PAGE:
The Build America Bond program often reminds me of the Packard Motor Company; unique, innovative, and put on the shelf far too soon.
In case you missed them, Build America Bonds [BABs] were a special issuance of federally subsidized municipals bonds offered under the American Reinvestment & Recovery Act of 2009. Typically lost in the $3 trillion muni market, BABs have made the news lately for their potential to be negatively affected by sequestration.
In this article, I'll summarize the major hypothesis as to why investors haven't reacted to sequestration, and make the case for why BABs are still an interesting alternative to traditional munis. I'll also breakdown 5 unique funds in which you can still find BABs.
Building a Nation
Since BABs are a unique instrument, and investors should take some time to understand their history.
In the wake of the slowest economic growth since 1930, the Build America Bond Program was part of a larger jump-start known as the Stimulus Package. It kicked off in April of 2009 to moderate attention. The program was issuing a respectable $5.8B a month, however, as issuers and buyers became more familiar and comfortable with the program's specifics, it would grow in momentum faster than even the Treasury anticipated. The program was stopped on Dec. 31, 2010. In that final month, BABs were making up one-half of all new municipal bond issues. As evident in the map below, I believe many states actually weren't able to issue BABs fast enough:
In total, the BAB Program brought in a whopping $181B from both domestic and foreign interest. The reasons for this program's accelerating popularity were three-fold:
Higher Yields Than Traditional Munis: Tax Advantaged
BABs came in two flavors: Direct Payment, which provide a 35% federal subsidy to the interest paid by the bond issuer; and Tax Credit, which subsidize a portion of the tax owed by the bondholders. All of the 5 funds we'll talk to later hold both flavors.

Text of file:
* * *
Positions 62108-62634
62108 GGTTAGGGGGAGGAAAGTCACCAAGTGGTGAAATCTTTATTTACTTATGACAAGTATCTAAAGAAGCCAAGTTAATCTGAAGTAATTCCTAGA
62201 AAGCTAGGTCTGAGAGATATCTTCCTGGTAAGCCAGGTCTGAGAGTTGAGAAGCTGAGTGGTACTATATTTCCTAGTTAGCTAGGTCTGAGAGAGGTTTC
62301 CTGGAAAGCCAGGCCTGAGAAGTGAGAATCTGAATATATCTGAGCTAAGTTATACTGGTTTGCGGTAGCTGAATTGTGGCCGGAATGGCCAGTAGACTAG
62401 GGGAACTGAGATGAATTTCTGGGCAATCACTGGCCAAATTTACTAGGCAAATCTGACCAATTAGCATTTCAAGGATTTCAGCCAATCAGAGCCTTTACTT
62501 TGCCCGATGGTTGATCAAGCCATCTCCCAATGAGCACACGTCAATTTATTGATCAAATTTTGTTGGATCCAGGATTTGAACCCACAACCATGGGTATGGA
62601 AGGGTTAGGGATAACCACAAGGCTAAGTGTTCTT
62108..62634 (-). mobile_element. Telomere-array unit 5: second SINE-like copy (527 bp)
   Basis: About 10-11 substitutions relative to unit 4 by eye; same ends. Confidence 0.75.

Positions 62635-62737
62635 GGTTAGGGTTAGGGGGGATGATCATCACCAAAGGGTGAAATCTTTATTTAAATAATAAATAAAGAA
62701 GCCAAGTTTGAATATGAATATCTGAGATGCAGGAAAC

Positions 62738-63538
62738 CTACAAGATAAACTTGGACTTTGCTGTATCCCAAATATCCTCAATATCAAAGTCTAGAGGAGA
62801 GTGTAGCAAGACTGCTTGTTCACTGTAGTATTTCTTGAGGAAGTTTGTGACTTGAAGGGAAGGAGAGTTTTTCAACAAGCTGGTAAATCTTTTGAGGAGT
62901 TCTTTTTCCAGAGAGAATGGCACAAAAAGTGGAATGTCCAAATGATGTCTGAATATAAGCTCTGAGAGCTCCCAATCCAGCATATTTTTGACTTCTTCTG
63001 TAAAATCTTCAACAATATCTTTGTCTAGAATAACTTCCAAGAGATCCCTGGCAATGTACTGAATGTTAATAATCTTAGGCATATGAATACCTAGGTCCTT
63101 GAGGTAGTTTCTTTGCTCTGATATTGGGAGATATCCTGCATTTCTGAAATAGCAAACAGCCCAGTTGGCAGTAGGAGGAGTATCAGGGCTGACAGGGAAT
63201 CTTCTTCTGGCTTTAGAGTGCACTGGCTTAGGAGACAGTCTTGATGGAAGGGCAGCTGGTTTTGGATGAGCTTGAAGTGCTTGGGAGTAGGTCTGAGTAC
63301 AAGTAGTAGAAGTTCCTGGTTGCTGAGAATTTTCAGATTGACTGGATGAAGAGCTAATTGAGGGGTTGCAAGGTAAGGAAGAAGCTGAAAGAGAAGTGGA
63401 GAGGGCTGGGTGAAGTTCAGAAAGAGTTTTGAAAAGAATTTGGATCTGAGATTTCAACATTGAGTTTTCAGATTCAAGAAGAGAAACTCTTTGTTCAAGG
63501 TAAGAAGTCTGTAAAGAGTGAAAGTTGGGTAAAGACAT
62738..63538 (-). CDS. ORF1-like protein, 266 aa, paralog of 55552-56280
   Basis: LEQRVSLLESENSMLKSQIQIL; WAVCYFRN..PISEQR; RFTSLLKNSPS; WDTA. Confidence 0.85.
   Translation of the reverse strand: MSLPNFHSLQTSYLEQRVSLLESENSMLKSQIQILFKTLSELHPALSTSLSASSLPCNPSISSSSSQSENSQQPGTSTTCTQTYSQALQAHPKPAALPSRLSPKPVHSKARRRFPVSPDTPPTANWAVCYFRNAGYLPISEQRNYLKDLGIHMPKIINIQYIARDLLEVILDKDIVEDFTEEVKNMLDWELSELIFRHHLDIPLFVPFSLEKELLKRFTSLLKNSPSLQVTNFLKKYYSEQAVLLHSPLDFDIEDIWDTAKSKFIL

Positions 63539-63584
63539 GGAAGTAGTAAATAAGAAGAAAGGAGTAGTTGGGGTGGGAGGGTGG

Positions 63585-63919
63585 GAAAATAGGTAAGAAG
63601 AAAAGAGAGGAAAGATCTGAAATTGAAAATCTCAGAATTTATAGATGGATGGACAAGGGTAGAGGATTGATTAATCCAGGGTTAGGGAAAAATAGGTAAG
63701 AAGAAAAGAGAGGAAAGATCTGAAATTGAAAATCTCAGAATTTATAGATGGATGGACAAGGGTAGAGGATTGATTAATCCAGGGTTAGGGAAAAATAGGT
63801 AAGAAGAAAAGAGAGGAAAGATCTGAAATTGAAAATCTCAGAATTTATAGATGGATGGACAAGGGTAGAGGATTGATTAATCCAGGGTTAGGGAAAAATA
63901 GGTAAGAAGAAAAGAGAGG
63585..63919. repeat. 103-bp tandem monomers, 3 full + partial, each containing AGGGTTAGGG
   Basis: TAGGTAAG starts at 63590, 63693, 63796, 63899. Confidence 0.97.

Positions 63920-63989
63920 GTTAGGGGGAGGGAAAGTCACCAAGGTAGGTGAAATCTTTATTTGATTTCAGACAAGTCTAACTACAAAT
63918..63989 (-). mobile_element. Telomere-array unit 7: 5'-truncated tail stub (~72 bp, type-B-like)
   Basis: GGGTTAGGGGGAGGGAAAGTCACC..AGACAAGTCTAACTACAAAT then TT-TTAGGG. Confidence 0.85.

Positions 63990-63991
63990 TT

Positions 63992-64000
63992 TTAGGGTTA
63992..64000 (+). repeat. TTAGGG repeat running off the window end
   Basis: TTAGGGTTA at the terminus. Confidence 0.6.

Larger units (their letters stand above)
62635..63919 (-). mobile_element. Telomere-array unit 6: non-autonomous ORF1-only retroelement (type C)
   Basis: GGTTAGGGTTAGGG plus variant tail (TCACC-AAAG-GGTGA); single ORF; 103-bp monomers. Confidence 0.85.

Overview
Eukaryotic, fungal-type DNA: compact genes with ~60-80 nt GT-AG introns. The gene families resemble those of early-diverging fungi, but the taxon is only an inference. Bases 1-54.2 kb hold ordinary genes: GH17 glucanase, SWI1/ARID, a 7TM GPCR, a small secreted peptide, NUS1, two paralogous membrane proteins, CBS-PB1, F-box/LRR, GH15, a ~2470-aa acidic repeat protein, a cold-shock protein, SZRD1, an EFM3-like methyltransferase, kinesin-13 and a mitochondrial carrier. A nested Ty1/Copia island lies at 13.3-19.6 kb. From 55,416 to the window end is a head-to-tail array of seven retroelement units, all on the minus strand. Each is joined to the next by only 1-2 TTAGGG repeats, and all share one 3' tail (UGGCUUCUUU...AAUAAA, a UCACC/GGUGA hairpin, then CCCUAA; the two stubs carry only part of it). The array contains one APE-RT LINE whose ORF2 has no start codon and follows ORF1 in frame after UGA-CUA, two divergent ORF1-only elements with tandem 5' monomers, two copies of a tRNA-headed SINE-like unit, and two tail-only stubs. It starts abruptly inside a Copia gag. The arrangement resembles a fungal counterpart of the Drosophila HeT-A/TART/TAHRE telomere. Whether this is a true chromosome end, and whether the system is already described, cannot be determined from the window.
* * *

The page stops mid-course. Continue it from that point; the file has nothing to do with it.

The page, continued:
Regardless, both issuances significantly decreased the borrowing costs for issuing agencies and vastly improved the efficiency in which issuers were able to work with the Treasury. In total, the Treasury estimates issuers saved over $20B in costs versus traditional tax-exempt bonds.
The net result is BABs are able to offer a higher coupon, and even potentially longer maturities, than their municipal counterparts. Recently, BABs have pulled in ~6% more annually in pre-tax yield:
BABs Bring In A Broader Investor Group
Its well known that the tax-exempt status of traditional munis most benefits the retail investor, in fact 70% of all traditional muni holders are individuals or mutual funds. Historically this has limited institutional and foreign interest since there would be no major benefit for these groups over corporate bonds or equities.
The structure of BABs, however, allows the tax benefits to fall back to the issuer. The issuers can then return these benefits to their holders, theoretically offering a higher final yield than would have been generated by tax-exempt munis. BABs essentially offered a 35% federal subsidy of the interest paid on American projects, to the world. This never before opened door flooded the BAB Program with new money. Before the fiscally conservative amongst you cry foul, note the Treasury reports the BAB program has already paid for itself.
Quickly Normalized Underwriting Fees